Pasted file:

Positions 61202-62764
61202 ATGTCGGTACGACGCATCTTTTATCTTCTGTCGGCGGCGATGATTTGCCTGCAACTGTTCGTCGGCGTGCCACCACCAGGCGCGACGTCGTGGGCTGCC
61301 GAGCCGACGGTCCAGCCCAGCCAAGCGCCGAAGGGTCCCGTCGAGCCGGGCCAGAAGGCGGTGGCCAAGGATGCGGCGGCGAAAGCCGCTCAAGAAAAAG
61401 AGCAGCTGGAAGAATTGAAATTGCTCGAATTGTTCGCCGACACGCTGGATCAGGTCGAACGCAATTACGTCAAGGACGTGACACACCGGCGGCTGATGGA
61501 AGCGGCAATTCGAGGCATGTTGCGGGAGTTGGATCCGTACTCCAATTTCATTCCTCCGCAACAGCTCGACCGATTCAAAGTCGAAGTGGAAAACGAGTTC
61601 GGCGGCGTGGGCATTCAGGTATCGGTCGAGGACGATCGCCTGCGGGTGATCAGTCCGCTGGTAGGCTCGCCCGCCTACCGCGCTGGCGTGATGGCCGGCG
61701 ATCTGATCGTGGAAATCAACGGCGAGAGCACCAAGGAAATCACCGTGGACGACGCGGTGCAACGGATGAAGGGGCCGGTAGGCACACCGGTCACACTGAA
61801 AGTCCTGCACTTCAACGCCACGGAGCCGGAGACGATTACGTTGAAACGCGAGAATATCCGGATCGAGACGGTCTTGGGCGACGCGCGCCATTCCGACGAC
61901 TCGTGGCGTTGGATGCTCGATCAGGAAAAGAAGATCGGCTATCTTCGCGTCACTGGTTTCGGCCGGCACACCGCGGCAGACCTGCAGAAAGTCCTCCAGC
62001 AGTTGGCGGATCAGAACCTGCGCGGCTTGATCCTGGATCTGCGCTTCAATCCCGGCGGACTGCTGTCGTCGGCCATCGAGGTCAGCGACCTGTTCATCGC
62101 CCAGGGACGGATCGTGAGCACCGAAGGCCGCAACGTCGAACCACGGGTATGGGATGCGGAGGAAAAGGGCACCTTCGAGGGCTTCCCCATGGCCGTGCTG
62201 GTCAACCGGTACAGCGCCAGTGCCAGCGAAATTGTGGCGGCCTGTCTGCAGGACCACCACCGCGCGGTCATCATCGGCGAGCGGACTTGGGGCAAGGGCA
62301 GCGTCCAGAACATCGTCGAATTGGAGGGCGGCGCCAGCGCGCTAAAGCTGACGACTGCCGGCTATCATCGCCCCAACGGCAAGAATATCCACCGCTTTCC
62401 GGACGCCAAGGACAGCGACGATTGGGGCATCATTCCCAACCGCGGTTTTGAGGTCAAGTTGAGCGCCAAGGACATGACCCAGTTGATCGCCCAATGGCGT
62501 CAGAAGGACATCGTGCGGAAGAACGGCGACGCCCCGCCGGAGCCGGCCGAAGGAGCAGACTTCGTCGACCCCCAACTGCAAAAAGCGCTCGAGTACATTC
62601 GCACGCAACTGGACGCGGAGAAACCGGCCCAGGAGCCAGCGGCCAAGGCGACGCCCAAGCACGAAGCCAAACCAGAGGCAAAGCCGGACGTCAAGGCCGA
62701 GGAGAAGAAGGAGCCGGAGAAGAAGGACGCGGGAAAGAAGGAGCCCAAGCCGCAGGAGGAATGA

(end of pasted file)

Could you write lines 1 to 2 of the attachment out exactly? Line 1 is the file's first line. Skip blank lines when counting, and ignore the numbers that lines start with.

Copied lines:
Positions 61202-62764
61202 ATGTCGGTACGACGCATCTTTTATCTTCTGTCGGCGGCGATGATTTGCCTGCAACTGTTCGTCGGCGTGCCACCACCAGGCGCGACGTCGTGGGCTGCC